What does a thankful life look like?
If you have been here before you know that I often post about topics in the Heidelberg Catechism—a 16th century Reformed summary of biblical Christianity. It is a great conversation partner for people who follow Jesus and want to understand the shape of the Bible’s teaching.
Gratitude, giving thanks, is a really big deal for the Heidelberg Catechism.
That means the authors thought gratitude, giving thanks, was a really big deal for biblical Christianity.
The first two thirds of the Catechism tell in detail how God has given us an unimaginably huge gift in Jesus Christ, solving our greatest problem. Now and for eternity, we live as the beneficiaries of this gracious gift.
The Catechism tells us that our task, and the core of our Christian life, is to live out our gratitude.
What we need is some guidance to give shape to the grateful life.
The Catechism explores a couple big topics to help us with that.
The first is the Ten Commandments. After simply quoting them from Exodus 20, here is the start of that exploration:
93 Q. How are these commandments divided?
A. Into two tables.
The first has four commandments,
teaching us how we ought to live in relation to God.
The second has six commandments,
teaching us what we owe our neighbor.
It is exactly like when Jesus summarized the law citing two passages:
- Deuteronomy 6:5, “You shall love the Lord your God with all your heart, and with all your soul, and with all your might.”
- Leviticus 19:18, “you shall love your neighbor as yourself”
(See Matthew 22:36-40)
At least for some, Heidelberg’s division of the law into two tables is troubling. It can seem to artificially divide the life of faithful obedience. Are not our love for God and our love for our human neighbors sort of intertwined?
True enough. When Jesus says the second command is “like” the first, as well as meaning that they are both important he seems to mean that doing either one implies, or expresses, the other.
Still, Heidelberg’s summary of the law into two tables makes a lot of sense when you inspect the Ten Commandments themselves.
- The plain grammar of the early commandments refers to things done directly in relation to God: serving God alone, avoiding idolatry, honoring God’s holy name.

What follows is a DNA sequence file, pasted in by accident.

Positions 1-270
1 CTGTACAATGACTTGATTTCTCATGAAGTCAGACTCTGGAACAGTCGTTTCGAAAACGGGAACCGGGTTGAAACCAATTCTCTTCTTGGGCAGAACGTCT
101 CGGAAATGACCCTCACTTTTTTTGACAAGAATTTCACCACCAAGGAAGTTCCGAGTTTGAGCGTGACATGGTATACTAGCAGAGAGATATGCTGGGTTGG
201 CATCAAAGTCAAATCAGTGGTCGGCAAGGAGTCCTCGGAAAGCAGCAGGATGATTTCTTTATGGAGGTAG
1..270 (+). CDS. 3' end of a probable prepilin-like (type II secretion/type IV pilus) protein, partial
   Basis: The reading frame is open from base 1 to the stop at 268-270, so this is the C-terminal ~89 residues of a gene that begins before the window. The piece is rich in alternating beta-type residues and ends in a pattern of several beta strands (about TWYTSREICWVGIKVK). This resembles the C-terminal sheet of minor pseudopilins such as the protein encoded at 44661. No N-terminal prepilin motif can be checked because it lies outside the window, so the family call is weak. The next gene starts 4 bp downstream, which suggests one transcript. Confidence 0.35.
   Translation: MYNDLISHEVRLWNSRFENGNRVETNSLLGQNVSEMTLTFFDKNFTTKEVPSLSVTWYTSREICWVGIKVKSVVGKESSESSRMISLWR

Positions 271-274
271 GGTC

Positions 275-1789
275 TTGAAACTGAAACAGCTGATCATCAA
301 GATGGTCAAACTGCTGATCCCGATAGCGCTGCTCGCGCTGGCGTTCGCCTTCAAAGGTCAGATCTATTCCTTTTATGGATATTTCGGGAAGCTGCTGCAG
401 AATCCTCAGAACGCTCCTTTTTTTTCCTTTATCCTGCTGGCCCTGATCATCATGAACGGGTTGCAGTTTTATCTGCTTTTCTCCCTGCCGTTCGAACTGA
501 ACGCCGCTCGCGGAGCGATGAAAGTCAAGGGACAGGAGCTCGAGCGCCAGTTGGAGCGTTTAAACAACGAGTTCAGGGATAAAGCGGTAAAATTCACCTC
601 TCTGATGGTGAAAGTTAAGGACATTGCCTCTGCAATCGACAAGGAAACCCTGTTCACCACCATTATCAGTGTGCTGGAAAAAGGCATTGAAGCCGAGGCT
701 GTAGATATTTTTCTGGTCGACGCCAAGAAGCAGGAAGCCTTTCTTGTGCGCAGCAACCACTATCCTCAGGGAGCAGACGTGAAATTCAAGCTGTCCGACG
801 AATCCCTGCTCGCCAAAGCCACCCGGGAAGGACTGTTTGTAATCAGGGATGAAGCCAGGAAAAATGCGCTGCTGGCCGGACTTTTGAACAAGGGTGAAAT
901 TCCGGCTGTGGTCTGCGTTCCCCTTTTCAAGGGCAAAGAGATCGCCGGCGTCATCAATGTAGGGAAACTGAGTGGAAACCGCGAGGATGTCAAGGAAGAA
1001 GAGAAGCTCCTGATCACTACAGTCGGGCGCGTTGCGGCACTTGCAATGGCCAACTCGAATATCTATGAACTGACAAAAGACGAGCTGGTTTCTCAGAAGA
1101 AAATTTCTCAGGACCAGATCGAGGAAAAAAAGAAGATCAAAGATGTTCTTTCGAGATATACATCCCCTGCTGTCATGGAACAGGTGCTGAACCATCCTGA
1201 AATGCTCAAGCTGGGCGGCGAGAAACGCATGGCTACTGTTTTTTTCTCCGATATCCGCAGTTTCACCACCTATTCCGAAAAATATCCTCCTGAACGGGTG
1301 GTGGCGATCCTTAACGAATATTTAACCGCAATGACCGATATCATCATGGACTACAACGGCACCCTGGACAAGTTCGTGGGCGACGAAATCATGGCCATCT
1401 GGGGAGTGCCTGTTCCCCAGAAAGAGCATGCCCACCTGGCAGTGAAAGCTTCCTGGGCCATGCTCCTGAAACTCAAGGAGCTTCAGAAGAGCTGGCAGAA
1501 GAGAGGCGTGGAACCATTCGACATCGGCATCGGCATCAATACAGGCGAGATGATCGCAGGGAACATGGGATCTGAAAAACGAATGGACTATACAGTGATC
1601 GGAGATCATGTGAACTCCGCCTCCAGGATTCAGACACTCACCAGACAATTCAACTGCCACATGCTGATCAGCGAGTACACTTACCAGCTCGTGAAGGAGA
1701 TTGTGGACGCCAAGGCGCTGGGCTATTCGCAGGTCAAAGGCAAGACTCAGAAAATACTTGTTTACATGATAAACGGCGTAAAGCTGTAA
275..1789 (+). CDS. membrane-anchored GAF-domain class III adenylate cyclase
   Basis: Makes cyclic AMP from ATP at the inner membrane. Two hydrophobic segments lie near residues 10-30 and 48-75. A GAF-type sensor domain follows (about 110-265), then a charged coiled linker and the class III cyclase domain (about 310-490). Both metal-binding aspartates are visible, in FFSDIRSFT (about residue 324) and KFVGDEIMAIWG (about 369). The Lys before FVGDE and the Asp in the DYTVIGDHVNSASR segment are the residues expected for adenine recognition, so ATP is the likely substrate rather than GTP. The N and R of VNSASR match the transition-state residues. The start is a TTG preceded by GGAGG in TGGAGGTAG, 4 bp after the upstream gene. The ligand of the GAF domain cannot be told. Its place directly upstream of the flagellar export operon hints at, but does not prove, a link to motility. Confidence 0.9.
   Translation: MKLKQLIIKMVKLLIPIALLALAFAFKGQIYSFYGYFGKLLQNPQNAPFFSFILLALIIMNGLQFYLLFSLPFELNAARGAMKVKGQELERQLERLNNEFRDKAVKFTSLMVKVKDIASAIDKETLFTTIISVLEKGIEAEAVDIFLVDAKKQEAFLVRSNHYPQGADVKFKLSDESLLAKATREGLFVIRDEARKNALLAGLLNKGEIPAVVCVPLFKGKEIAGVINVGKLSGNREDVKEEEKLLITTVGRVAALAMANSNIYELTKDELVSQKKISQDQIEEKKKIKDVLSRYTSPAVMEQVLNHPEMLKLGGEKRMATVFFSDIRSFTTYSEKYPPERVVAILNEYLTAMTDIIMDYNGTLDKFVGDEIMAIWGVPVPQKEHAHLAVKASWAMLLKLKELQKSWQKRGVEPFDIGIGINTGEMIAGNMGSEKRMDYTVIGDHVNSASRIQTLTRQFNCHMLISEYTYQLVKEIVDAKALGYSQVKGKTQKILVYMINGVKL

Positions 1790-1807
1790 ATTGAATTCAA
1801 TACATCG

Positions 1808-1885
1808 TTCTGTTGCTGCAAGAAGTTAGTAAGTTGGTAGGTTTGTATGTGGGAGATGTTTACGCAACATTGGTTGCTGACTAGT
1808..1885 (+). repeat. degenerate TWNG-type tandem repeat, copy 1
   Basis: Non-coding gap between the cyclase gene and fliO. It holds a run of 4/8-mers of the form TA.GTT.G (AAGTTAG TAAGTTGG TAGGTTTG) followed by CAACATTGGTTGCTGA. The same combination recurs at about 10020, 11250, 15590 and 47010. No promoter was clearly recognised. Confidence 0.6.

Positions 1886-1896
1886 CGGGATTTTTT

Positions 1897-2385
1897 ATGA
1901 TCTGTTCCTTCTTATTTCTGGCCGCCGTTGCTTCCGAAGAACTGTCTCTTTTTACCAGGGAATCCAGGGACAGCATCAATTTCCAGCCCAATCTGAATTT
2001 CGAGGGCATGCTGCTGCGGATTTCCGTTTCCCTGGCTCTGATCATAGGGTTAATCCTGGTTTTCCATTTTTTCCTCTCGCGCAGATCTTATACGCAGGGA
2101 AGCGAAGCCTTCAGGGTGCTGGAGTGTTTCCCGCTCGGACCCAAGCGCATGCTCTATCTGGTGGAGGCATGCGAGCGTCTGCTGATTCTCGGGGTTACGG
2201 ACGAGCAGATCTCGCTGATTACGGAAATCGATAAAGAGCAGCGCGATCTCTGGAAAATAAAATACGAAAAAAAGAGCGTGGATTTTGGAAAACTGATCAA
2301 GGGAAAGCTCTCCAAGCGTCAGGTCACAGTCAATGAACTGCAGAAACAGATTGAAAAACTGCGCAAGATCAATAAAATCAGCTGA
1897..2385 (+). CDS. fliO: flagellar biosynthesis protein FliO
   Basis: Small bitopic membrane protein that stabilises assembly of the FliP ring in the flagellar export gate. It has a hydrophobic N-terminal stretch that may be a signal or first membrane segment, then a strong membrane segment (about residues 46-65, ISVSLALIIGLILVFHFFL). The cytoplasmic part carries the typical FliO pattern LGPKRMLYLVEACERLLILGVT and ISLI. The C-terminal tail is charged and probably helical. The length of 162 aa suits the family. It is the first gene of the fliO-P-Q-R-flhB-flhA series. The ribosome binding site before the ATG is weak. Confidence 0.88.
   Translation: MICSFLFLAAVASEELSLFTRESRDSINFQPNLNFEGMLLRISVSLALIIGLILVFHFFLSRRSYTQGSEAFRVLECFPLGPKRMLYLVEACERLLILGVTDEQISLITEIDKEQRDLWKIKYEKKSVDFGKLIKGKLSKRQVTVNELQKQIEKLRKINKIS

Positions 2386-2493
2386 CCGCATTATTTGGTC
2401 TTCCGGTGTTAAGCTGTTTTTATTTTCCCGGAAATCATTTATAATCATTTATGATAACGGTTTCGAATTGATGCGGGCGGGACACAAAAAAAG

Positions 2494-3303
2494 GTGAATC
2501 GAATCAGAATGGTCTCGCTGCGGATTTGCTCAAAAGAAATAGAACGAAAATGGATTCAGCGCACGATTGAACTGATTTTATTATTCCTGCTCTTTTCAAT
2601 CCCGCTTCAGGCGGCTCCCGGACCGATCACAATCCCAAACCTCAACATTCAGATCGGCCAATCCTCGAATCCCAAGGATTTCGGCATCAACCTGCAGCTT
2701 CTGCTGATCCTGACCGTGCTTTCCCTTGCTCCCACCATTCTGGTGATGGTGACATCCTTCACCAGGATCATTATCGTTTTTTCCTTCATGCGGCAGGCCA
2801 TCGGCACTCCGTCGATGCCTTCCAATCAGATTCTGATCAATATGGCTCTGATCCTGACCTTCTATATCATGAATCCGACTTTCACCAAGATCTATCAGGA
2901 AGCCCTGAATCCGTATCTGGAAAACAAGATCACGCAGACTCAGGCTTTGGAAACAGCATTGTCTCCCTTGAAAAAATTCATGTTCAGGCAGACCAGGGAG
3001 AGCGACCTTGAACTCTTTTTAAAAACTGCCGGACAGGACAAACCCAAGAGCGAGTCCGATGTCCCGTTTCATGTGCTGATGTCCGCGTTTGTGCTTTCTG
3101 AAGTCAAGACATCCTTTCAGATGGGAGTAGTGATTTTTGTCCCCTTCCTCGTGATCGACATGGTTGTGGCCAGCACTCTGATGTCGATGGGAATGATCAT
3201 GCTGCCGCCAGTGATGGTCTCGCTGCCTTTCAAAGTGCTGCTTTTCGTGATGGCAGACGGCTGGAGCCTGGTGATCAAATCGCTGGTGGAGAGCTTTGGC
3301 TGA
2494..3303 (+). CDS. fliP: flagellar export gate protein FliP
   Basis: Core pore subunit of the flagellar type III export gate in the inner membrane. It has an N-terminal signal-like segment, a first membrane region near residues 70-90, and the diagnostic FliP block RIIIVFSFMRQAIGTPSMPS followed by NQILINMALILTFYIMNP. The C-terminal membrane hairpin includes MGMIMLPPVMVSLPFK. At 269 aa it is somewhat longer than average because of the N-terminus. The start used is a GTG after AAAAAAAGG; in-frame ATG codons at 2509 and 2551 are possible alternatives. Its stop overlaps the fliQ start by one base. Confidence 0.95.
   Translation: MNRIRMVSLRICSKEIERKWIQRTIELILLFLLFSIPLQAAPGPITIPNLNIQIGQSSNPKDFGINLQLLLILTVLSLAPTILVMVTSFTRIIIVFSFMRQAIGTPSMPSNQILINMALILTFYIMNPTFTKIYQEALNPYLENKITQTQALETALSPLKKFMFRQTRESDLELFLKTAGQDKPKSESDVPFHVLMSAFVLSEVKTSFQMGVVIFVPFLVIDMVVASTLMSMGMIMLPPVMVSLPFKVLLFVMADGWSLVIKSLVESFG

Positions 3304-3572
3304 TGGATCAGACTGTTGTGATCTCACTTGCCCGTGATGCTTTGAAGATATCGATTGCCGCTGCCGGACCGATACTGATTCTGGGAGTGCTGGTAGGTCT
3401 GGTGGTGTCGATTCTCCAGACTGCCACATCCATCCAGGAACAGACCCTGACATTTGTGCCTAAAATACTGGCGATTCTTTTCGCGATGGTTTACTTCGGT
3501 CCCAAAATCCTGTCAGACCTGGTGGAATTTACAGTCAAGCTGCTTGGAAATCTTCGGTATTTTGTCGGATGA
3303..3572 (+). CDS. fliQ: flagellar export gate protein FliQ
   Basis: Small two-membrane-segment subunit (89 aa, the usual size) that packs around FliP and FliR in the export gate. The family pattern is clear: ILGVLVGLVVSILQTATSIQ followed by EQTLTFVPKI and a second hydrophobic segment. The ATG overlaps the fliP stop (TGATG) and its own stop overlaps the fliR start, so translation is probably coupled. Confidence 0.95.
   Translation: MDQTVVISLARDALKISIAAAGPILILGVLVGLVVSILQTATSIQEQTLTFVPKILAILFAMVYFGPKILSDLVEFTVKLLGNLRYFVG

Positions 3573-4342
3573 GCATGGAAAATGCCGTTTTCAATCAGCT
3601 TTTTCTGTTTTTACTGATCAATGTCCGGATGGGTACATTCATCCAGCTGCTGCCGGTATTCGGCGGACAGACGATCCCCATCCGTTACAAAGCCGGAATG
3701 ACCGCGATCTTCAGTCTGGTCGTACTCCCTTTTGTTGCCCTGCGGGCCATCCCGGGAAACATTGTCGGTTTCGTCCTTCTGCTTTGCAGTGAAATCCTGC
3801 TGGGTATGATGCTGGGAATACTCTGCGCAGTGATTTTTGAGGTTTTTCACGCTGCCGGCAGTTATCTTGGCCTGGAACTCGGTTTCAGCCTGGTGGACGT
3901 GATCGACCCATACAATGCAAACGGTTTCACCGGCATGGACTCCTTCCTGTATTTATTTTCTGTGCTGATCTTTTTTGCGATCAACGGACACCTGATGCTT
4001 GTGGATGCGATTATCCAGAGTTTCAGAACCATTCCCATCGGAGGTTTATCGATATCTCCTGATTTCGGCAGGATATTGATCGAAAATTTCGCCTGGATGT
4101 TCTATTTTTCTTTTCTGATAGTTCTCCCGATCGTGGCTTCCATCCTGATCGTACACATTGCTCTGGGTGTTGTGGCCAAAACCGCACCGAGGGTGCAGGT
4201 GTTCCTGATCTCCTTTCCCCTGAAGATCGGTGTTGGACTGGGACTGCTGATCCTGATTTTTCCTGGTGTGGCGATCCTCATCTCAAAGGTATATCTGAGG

- The plain grammar of the later commandments refers to things done directly in relation to people around us: honoring parents, avoiding murder, adultery, theft, false witness, covetousness.
The command to keep the Sabbath comes at the point of transition and applies in both directions: The difference between the versions of the Decalogue in Exodus and Deuteronomy are instructive here:
- In Exodus 20 the command to keep Sabbath is about relationship to God, keeping one’s life in the same rhythm God chose in resting after six days of creation.
- In Deuteronomy 5 the same Sabbath command is about relationship to people and creation, giving one’s servants rest because Israel had itself been enslaved. Gratitude for deliverance is expressed in graciousness to others.
If you sift and sort them, each of the Ten Commandments falls into one of two big categories:
- We express some of our gratitude in how we live in relation to God.
- We express some of our gratitude in how we live in relation to each other.
I hope that you have a wonderful celebration of Thanksgiving–and that you live out your gratitude toward God and the people all around you!
I would love to hear from you in the comments: Is one “table” of the law easier to live with than the other? How do you see the love of God and love of neighbor relating to each other?